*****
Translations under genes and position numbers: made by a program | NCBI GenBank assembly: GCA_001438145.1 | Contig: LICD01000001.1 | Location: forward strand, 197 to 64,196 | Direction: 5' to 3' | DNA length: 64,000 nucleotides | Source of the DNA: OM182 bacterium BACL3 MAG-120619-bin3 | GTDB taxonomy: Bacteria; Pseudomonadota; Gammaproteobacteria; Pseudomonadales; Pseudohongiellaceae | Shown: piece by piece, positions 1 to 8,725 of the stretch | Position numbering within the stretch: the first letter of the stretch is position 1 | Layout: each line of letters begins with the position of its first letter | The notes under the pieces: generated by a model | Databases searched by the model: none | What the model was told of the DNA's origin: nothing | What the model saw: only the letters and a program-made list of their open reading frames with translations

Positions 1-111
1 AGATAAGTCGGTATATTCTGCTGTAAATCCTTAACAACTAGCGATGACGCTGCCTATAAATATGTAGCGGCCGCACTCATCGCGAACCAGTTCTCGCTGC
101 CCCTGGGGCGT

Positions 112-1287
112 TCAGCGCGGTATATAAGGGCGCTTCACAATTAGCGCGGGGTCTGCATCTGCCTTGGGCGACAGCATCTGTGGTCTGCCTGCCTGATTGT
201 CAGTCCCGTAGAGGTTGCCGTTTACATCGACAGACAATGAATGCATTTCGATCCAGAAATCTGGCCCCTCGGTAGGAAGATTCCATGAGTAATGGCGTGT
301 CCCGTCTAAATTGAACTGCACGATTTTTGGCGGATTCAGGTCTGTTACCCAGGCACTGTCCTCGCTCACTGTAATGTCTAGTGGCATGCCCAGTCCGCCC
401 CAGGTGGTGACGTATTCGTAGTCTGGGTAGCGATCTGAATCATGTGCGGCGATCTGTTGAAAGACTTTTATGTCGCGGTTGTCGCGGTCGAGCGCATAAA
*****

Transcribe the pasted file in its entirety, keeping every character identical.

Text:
Translations under genes and position numbers: made by a program | NCBI GenBank assembly: GCA_001438145.1 | Contig: LICD01000001.1 | Location: forward strand, 197 to 64,196 | Direction: 5' to 3' | DNA length: 64,000 nucleotides | Source of the DNA: OM182 bacterium BACL3 MAG-120619-bin3 | GTDB taxonomy: Bacteria; Pseudomonadota; Gammaproteobacteria; Pseudomonadales; Pseudohongiellaceae | Shown: piece by piece, positions 1 to 8,725 of the stretch | Position numbering within the stretch: the first letter of the stretch is position 1 | Layout: each line of letters begins with the position of its first letter | The notes under the pieces: generated by a model | Databases searched by the model: none | What the model was told of the DNA's origin: nothing | What the model saw: only the letters and a program-made list of their open reading frames with translations

Positions 1-111
1 AGATAAGTCGGTATATTCTGCTGTAAATCCTTAACAACTAGCGATGACGCTGCCTATAAATATGTAGCGGCCGCACTCATCGCGAACCAGTTCTCGCTGC
101 CCCTGGGGCGT

Positions 112-1287
112 TCAGCGCGGTATATAAGGGCGCTTCACAATTAGCGCGGGGTCTGCATCTGCCTTGGGCGACAGCATCTGTGGTCTGCCTGCCTGATTGT
201 CAGTCCCGTAGAGGTTGCCGTTTACATCGACAGACAATGAATGCATTTCGATCCAGAAATCTGGCCCCTCGGTAGGAAGATTCCATGAGTAATGGCGTGT
301 CCCGTCTAAATTGAACTGCACGATTTTTGGCGGATTCAGGTCTGTTACCCAGGCACTGTCCTCGCTCACTGTAATGTCTAGTGGCATGCCCAGTCCGCCC
401 CAGGTGGTGACGTATTCGTAGTCTGGGTAGCGATCTGAATCATGTGCGGCGATCTGTTGAAAGACTTTTATGTCGCGGTTGTCGCGGTCGAGCGCATAAA